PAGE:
Intro Section 1
Section 2
Section 3
Section 4
Section 5
Section 6
Section 7
Section 8
Section 9
Section 10
Section 11
Jan-May 1947
Section 12
May-Nov 1947
Section 13
Dec 1947-April 1948
Section 14
Evacuation 1948
Stand Down
July 1948

Pages in Section 4

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Real Trouble at the Western Wall, 1929

i. 1929 Real Trouble at the Western Wall

ii. The Hebron Massacre

iii. The Rest of Palestine in 1929

According to Dr Hillel Cohen, of the Hebrew University of Jerusalem, 1929 was the year when Arab and Jewish narratives drifted apart.

There had been riots and disputes between the two sides for many years, even before the Balfour declaration, but until 1929, the established majority Arab community and the rapidly increasing Jewish minority had lived in relative harmony. For reasons that are hotly contested, in 1929 violence erupted in several cities and in the process of mutual blame and recrimination, each side began to develop its own history – separate narratives which have continued to drift further apart ever since.

Jews fleeing the Old City1929 The violence started when trouble at the Western Wall of the Temple Mount (kotel) erupted. It couldn't have come at a worse time for the British. Most of the top-ranking police officers and a goodly proportion of other ranks were out of Palestine on home leave as were the high commissioner and district governors. Only 90 British police were left in Palestine under the command of Deputy Inspector-General Major Alan Saunders OBE.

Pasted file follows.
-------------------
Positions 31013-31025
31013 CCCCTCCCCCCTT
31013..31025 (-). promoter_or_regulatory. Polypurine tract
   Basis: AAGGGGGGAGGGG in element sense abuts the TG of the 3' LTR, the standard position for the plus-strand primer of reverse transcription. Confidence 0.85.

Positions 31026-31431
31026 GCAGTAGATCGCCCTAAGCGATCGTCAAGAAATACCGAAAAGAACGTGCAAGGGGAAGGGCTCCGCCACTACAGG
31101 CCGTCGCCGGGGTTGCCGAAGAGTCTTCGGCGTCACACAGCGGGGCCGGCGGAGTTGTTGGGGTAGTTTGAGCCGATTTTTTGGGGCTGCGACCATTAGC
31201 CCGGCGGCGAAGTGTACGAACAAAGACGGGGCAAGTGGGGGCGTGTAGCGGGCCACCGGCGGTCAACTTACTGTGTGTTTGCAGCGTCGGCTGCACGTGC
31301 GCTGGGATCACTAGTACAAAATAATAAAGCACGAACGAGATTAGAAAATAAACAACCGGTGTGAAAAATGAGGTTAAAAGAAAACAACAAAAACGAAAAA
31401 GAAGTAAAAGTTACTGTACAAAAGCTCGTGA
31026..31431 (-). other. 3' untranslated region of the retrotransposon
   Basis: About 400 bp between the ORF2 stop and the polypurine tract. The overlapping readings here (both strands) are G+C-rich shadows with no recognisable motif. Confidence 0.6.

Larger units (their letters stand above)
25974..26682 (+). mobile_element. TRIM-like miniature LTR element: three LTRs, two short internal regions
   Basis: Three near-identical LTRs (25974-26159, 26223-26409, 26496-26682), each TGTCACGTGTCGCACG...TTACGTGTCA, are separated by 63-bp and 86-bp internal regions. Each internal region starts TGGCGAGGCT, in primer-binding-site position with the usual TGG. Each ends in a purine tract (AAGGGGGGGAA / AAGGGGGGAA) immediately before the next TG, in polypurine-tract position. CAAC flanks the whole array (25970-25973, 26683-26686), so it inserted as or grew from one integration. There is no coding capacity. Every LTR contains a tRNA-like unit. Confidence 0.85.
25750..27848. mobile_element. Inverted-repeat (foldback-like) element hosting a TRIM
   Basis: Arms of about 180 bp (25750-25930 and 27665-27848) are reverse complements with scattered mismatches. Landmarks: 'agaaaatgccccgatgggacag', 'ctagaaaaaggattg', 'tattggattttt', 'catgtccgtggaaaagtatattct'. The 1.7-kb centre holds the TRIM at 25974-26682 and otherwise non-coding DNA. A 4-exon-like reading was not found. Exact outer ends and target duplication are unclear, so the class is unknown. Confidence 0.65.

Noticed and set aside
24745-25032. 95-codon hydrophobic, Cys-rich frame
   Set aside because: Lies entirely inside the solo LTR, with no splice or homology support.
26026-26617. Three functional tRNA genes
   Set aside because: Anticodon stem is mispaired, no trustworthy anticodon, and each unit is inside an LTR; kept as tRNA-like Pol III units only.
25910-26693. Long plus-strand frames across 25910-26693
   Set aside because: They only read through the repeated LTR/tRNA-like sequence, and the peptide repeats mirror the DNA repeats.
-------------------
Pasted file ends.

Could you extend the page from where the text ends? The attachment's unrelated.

On August 14th 1929, the eve of the Jewish Holy Day of Atonement commemorating the destruction of the first and second Temples, about 6000 Revisionist Zionists assembled in Tel Aviv to protest against infringements of Jewish rights at the Western Wall. Many travelled on to Jerusalem and next day marched with a police escort to the wall, waving flags, leaflets and singing Hatikva. The following Friday, 2000 Muslims marched to the wall and desecrated Jewish Holy Books. The acting High Commissioner, Harry Luke, put the armoured Transjordan Frontier Force stationed in Transjordan on the alert.

The next day, the Jewish Sabbath, a young boy was stabbed. He died on the following Tuesday. The British Police had to use force to keep order at his funeral near Jaffa Gate and the Main Post Office.

Saunders assumed command of the whole Jerusalem district and placed acting district commander Harrington in charge of the Old city. He put the commander of the police school, Kingsley-Heath in charge of the New City. The British section of the Police prepared for riots but because of their low numbers had to rely on the Palestinian section, most of whom were Arabs.

On Friday 23rd tens of thousands Arabs charged into Jerusalem and assembled for morning prayers carrying makeshift weapons. Jews, anticipating the worst, fled from the Old City

Kingsley-Heath ordered his men to confiscate the Arabs' weapons.

Saunders met the Mufti before noon, The Mufti promised his people would not break the law unless provoked.

About 12.30 a frenzied Arab mob burst out of the gates of the old city. Luke, from his office near Damascus Gate, ordered the armoured unit stationed in Ramleh to move to Jerusalem. Kingsley H-Heath and his men kept most of the mob from charging into the Jewish areas but some managed to reach the Montefiore Quarter and attack the Jewish residents there.

Luke sent a cable to London demanding the immediate dispatch to Palestine of an infantry battalion and another cable to the Royal Navy command in Malta for similar reinforcements. By 4 pm 70 British male civilians, including 28 visiting theology students, were mobilized as special constables.

Next day another 188 British men enlisted and Luke telephoned the Acting High Commissioner in Egypt for help. Several platoons of the British Brigade flew from Cairo to Atarot and Brigadier Dobbie arrived by train with the rest of his battalion the following day.

For the people of Hebron, however, these military forces arrived too late.

Next - Massacre at Hebron, 1929     

Text - Copyright British Palestine Police Association